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There are many believers today who are going through trials—they are faint, weary, fallen. They are experiencing spiritual paralysis because of weariness. As a result, they are about to faint. The following verse, however, is a beautiful definition of longsuffering:
But they that wait upon the Lord shall renew their strength; they shall mount up with wings as eagles; they shall run, and not be weary; and they shall walk, and not faint.
(Isa. 40:31)
The strength of believers who are patiently waiting upon the Lord during their trials will be evident as they rise above their circumstances, run without growing weary, and walk without fainting. The key to possessing this strength is to learn how to wait upon the Lord.

In Acts 1:4, Jesus commanded His disciples to "wait for the promise of the Father...." Their response to this command is a good example of how believers should wait upon God.

They did not gather in the upper room and begin to say to one another: "When is this thing ever going to manifest? We've been waiting here for so long now, and still nothing has happened." On the contrary, while they were waiting, they "all continued with one accord in prayer and supplication..." (Acts 1:14).

In time of trial, waiting on God means standing in earnest expectation and praying with supplications, intercessions, and thanksgiving. Believers who are truly waiting on God are eagerly anticipating the manifestation of the answer to their prayers.

Another way to develop the fruit of longsuffering is to be maintaining hope:
For we are saved by hope: but hope that is seen is not hope: for what a man seeth, why doth he yet hope for? But if we hope for that we see not, then do we with patience wait for it.
(Rom. 8:24-25)
According to 1 Peter 1:13, hope produces a longsuffering heart: Believers who lose their hope will give up their patience. Actually, those who lose their hope lose their hearts (Prov. 13:12).

Secondly, a believer must maintain hope during a time of trial. As long as he can see a mere speck of light at the end of the long, dark tunnel of his trial, there is hope. If the enemy, however, can steal that little ray of hope, then he will give up.

For example, if a person can no longer "see" his spouse saved, he will give up praying and believing for that salvation. In the same way, if a believer can no longer "see" the manifestation of his healing, or the restoration of a broken relationship, or the victory over a besetting sin, he will give up and accept defeat in that area of his life.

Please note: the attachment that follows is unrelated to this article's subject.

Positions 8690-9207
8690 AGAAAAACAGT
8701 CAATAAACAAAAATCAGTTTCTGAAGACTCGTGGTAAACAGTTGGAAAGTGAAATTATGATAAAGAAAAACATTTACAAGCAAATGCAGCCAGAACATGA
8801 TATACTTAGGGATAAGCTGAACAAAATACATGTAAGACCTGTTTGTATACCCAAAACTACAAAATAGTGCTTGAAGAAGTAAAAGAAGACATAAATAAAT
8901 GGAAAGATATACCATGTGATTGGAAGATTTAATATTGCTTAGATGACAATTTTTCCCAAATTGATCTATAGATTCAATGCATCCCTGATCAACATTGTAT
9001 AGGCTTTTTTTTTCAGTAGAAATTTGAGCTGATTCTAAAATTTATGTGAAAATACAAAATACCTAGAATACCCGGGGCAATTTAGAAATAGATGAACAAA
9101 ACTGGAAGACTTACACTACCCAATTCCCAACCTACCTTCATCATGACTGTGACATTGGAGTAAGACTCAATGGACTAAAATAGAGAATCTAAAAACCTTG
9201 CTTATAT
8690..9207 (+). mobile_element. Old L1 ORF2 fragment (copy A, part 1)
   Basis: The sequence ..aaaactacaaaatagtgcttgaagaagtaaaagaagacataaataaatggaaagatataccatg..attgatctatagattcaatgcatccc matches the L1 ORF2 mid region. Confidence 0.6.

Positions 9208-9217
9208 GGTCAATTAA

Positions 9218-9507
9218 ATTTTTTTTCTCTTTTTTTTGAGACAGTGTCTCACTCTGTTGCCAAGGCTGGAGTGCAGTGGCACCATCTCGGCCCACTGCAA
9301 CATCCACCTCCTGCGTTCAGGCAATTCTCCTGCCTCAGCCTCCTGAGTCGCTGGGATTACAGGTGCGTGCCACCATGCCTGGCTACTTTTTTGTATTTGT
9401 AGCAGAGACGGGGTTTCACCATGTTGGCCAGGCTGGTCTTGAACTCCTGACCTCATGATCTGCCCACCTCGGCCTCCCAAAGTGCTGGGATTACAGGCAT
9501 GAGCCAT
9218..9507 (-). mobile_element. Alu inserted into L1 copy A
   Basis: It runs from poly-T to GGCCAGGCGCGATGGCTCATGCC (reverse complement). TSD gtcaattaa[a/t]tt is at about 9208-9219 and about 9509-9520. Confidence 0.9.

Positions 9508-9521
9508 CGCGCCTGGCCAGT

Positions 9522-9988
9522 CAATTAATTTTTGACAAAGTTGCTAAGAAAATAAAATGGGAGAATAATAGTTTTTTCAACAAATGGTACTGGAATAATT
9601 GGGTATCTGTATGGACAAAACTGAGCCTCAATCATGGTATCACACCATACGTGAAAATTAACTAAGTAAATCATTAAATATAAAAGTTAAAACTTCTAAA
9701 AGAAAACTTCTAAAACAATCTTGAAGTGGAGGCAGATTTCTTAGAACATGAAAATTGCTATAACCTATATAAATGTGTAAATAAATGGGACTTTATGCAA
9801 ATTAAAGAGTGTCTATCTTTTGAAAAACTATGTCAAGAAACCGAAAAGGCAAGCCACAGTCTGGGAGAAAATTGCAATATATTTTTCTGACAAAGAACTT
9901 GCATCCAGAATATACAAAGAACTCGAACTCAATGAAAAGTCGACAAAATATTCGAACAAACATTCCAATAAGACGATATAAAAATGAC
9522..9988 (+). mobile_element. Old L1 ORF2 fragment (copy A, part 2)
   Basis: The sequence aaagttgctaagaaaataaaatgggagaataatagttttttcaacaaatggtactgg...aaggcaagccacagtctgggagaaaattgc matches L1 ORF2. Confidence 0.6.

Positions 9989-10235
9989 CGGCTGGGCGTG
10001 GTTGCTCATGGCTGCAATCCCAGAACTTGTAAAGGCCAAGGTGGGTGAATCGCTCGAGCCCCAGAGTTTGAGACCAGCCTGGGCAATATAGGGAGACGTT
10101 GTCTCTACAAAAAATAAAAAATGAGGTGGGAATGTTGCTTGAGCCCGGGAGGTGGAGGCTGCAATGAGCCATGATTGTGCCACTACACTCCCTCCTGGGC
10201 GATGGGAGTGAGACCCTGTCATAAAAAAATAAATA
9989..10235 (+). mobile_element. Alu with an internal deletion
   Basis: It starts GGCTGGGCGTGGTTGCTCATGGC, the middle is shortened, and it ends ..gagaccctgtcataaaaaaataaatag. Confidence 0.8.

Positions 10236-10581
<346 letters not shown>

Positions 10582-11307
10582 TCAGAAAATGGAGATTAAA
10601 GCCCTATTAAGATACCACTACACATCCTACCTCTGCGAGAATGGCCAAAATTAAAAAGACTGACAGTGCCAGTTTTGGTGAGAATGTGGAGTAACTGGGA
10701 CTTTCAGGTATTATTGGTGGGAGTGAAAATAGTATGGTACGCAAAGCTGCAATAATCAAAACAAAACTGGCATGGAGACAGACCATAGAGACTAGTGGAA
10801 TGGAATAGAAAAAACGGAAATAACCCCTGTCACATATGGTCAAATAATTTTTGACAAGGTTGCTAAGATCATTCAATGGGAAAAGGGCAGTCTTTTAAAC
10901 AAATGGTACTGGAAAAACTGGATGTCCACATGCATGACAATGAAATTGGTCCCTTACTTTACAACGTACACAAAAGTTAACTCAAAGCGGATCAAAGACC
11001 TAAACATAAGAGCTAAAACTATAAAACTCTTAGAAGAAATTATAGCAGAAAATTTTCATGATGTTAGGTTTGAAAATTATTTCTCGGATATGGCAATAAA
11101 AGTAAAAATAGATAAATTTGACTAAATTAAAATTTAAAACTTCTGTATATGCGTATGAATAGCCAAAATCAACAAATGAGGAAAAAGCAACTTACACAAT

Any Christian who loses hope during his trial will eventually give up and no longer wait upon God. Thus, hope is vital in order to experience the manifestation of divine deliverance.

Thirdly, a believer must maintain hope in others. If he loses hope in someone, then he will become very bitter and short-tempered with that individual and will eventually experience unforgiveness toward him or her.

He will also make statements such as: "He'll never make it." "There's just no hope for her." This happens frequently in marriages, churches, or in any institution in which people who spend a lot of time together have the opportunity of really getting to know one another well.

Once again, a person who loses hope for others is like the servant in the parable of Jesus who would not overlook his fellow servant's fault because he lacked patience (Matt. 18:28-30). Loss of hope for someone always opens the door to strife in a relationship.

Every man surely is aware of the brevity of life; who honestly desires to spend his precious time suffering? The child of God, however, who yields his life in humble trust and obedience to his loving Father will say with David of old: "My times are in thy hand..." (Ps. 31:15). He will learn to say it both during his times of pleasure and his times of suffering.

Blessed is the person who develops the fruit of longsuffering, for he will discover in his life that truly "...all things work together for good to them that love God, to them who are called according to his purpose" (Rom. 8:28).

The fruit of longsuffering is indeed a "benefit...of our salvation" (Ps. 68:19), for it enables us to live more meaningful lives by helping us to profit from our times of suffering, so that none of our days be lost.

Source: A Call For Character by Greg Zoschak
Excerpt permission granted by Harrison House Publishers

Author Biography

Greg Zoschak
Web site: Greg Zoschak
Greg Zoschak's lifelong ambition was to become a professional football player, and became born again through the influence of his high school coach. Years later, Greg began to feel a call to the ministry, but football kept tugging at him as well. A motorcycle accident later on forced him to discontinue his pursuit of football; at that time, his ambitions began to change and pull him toward God.

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